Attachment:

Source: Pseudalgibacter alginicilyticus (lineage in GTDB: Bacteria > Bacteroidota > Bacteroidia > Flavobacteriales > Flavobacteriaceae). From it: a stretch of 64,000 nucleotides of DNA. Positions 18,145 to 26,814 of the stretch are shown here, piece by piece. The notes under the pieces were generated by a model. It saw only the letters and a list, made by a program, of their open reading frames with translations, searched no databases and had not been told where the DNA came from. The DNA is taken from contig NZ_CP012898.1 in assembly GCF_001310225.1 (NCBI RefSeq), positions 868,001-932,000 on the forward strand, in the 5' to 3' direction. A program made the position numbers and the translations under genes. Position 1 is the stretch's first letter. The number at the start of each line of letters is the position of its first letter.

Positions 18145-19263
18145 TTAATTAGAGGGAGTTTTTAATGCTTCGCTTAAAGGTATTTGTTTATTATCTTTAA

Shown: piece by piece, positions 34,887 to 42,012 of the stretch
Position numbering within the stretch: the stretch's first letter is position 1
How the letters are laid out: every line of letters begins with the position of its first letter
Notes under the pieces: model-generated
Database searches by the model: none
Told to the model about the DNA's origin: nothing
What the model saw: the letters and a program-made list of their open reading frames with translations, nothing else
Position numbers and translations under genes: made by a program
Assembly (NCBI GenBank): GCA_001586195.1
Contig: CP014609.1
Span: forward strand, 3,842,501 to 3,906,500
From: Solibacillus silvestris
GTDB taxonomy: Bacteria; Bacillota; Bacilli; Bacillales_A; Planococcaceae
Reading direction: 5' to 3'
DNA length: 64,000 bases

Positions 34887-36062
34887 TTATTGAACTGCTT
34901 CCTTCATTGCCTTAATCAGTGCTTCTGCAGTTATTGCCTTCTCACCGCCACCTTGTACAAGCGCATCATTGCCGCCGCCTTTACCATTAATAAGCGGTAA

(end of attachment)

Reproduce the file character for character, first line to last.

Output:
Source: Pseudalgibacter alginicilyticus (lineage in GTDB: Bacteria > Bacteroidota > Bacteroidia > Flavobacteriales > Flavobacteriaceae). From it: a stretch of 64,000 nucleotides of DNA. Positions 18,145 to 26,814 of the stretch are shown here, piece by piece. The notes under the pieces were generated by a model. It saw only the letters and a list, made by a program, of their open reading frames with translations, searched no databases and had not been told where the DNA came from. The DNA is taken from contig NZ_CP012898.1 in assembly GCF_001310225.1 (NCBI RefSeq), positions 868,001-932,000 on the forward strand, in the 5' to 3' direction. A program made the position numbers and the translations under genes. Position 1 is the stretch's first letter. The number at the start of each line of letters is the position of its first letter.

Positions 18145-19263
18145 TTAATTAGAGGGAGTTTTTAATGCTTCGCTTAAAGGTATTTGTTTATTATCTTTAA

Shown: piece by piece, positions 34,887 to 42,012 of the stretch
Position numbering within the stretch: the stretch's first letter is position 1
How the letters are laid out: every line of letters begins with the position of its first letter
Notes under the pieces: model-generated
Database searches by the model: none
Told to the model about the DNA's origin: nothing
What the model saw: the letters and a program-made list of their open reading frames with translations, nothing else
Position numbers and translations under genes: made by a program
Assembly (NCBI GenBank): GCA_001586195.1
Contig: CP014609.1
Span: forward strand, 3,842,501 to 3,906,500
From: Solibacillus silvestris
GTDB taxonomy: Bacteria; Bacillota; Bacilli; Bacillales_A; Planococcaceae
Reading direction: 5' to 3'
DNA length: 64,000 bases

Positions 34887-36062
34887 TTATTGAACTGCTT
34901 CCTTCATTGCCTTAATCAGTGCTTCTGCAGTTATTGCCTTCTCACCGCCACCTTGTACAAGCGCATCATTGCCGCCGCCTTTACCATTAATAAGCGGTAA